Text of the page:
Top 6 Ways Stephen Colbert Could Spend His Super PAC Cash

PHOTO: Stephen Colbert began accepting donations for $50 or less on the sidewalk outside the building.
Sarah L. Voisin/The Washington Post/Getty Images

Stephen Colbert's got money in the bank. Or rather the comedian's super PAC has cash in its coffers.

Americans for a Better Tomorrow, Tomorrow's war chest is rolling $768,000 deep, according to the latest financial disclosure reports. And while the stream of donations has slowed to a trickle -- the PAC pulled in a mere $8,000 in May -- its three-quarters of a million dollars stockpile could still cause some hilarity between now and November.

If Colbert's past PAC-related antics are any inspiration, here's what Colbert may do with that $768,000 over the next five months of the 2012 election.

PHOTO: Stephen Colbert Super PAC ad
Comedy Central/ABC News
Team up with bygone candidates to make increasingly odd ads

In increasingly odd ads throughout the GOP primary, Colbert urged Iowa voters to pick Rick "Parry" with an "a" (for "America") instead of an "e." He told South Carolina voters to pick a "Herman Cain" that looked shockingly like Stephen Colbert.

He also subtly hinted from atop a unicorn that voters could pick Buddy Roemer, in a video that featured Roemer but did not technically coordinate with the independent presidential candidate's campaign.

With those often-absurd videos under his belt, the general election could come with an array of similarly sarcastic ads. Heads up, Gary Johnson, Colbert seems to have a penchant for long-shot campaigns.

VIDEO: Stephen Colbert's "Americans for a Better Tomorrow" raises more than $1 million.
ABCNEWS.com
Become the official sponsor of the 2012 general election

He struck out trying to buy the South Carolina primary, but maybe he would have more luck becoming the official sponsor of the 2012 election.

Six months after offering up $500,000 to buy the naming rights for his home state's GOP primary, Colbert has an extra $268,000 to convince the Federal Election Committee to re-name November's general election "The Colbert Super PAC Presidential Election."

Hey, a comedian can dream…

PHOTO: Knob of butter melting over corn on the cob.
Getty Images
Make more corn porn

What's more convincing than a piping hot cob of corn drenched in melting butter? That's what Colbert asked Iowans in a Colbert Super PAC ad teeming with "corn-ography" that ran before Iowa's Ames Straw Poll.

As a swing state, Iowa could be just as important in the general election as it was in the primary. And after a year of practice, the Colbert super PAC's steamy corn filming skills are sure to be first-rate.

VIDEO: Top Line: Lackluster candidates, cash, and Colbert
ABCNEWS.com
Launch a last-ditch effort to take over the White House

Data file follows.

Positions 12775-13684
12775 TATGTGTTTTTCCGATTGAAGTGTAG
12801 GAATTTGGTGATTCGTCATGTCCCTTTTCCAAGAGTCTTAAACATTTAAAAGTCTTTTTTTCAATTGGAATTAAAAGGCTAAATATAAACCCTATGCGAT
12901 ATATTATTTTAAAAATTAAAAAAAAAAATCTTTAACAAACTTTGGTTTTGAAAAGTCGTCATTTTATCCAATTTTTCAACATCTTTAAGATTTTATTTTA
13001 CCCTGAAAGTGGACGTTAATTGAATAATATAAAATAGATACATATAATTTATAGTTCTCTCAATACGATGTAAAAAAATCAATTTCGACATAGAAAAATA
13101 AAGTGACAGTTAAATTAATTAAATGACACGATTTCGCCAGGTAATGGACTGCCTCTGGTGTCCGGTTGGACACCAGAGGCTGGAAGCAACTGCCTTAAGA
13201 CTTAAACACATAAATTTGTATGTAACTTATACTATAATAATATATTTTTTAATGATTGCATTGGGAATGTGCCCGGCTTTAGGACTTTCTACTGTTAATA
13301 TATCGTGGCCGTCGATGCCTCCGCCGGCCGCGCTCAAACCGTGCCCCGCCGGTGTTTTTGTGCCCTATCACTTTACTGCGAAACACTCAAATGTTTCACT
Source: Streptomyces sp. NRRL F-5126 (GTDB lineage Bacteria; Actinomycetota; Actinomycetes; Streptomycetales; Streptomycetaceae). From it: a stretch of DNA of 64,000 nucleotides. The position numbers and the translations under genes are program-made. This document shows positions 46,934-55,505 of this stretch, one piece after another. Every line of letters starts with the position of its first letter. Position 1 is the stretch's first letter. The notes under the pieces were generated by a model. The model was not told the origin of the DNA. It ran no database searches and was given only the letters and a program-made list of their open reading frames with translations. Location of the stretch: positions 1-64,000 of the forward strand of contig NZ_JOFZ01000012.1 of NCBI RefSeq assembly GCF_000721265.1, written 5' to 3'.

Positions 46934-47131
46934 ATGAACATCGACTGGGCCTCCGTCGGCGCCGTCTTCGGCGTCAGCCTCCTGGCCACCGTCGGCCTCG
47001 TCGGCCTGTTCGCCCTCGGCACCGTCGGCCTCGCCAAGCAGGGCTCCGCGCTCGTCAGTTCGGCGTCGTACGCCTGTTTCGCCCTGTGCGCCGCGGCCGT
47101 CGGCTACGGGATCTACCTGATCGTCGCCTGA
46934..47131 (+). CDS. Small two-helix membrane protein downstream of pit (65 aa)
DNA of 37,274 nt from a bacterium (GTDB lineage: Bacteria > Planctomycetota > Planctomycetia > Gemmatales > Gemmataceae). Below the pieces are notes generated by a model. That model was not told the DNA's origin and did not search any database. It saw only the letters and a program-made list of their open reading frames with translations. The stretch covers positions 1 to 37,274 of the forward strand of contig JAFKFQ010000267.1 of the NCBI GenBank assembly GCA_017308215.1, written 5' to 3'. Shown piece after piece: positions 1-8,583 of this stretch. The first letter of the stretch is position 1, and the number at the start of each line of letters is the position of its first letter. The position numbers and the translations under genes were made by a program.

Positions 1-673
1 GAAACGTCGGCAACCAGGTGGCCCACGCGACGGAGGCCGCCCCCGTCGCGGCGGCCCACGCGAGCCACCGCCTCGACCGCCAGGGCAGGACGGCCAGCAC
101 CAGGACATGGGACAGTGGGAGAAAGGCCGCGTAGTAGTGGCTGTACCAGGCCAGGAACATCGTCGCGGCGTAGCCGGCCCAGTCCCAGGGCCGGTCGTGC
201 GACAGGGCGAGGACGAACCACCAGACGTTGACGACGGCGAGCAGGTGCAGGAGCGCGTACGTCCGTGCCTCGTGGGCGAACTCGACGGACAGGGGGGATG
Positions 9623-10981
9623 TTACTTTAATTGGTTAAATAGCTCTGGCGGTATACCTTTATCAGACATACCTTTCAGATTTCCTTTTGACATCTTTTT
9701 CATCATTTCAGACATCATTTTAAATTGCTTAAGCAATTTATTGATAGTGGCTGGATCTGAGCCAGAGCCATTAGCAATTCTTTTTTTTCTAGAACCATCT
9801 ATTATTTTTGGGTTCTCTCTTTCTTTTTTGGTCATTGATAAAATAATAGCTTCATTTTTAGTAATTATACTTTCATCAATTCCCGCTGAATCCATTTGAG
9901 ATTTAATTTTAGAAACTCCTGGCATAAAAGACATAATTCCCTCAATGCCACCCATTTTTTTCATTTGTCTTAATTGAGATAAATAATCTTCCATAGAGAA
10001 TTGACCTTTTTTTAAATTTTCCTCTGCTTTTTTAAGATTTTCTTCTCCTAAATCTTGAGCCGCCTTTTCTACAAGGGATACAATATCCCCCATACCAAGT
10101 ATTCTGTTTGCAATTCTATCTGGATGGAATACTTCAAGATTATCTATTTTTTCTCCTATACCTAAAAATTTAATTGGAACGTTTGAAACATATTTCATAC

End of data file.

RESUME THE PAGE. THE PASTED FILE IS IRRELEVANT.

Colbert is a professional tease when it comes to running for president. He launched a bid for both party's primaries in 2008. He played the "will he or won't he" game for weeks at the start of the 2012 election's primary. And he seriously flirted with running in the South Carolina primary.

With his super PAC's monetary might at his back, who's stopping Colbert from making a last-minute sprint for the presidency -- although, compared to Romney and Obama's multi-million dollar war chests, Colbert's $768,000 might not get him too far?

VIDEO: Stephen Colbert's Super PAC Approved
ABCNEWS.com
Throw cold, hard cash at people

What's the easiest way to flaunt wealth while making friends? Throw cash into a crowd.

That's what Colbert did after the Federal Elections Commission ruled in his favor, clearing the way for him to promote his super PAC on air during his Comedy Central show.

Tossing more than half a million dollars into the streets outside his New York City studio is sure to win some supporters.

VIDEO: The comedian on his faux presidential bid and his critique of super PACs.
ABCNEWS.com
Set up a legal defense fund for bribery he might some day commit

By now, Colbert has got to be frustrated that after nine super PAC ads, countless rants during "The Colbert Report," and more than a year of poking satirical fun at the Citizens United Supreme Court case, nothing has been done to change the campaign finance laws that allow super PACs to collect as much money as they want and spend it to support a political candidate.

As a last-ditch effort to promote change, Colbert could use his PAC's remaining $768,000 to bribe politicians to enact campaign finance reform.

Although, after bribing federal officials the comedian may want to start selling more Colbert Super PAC Super Fun Packs to raise money for the legal defense fund he'll need to defend against his highly illegal use of super PAC money.

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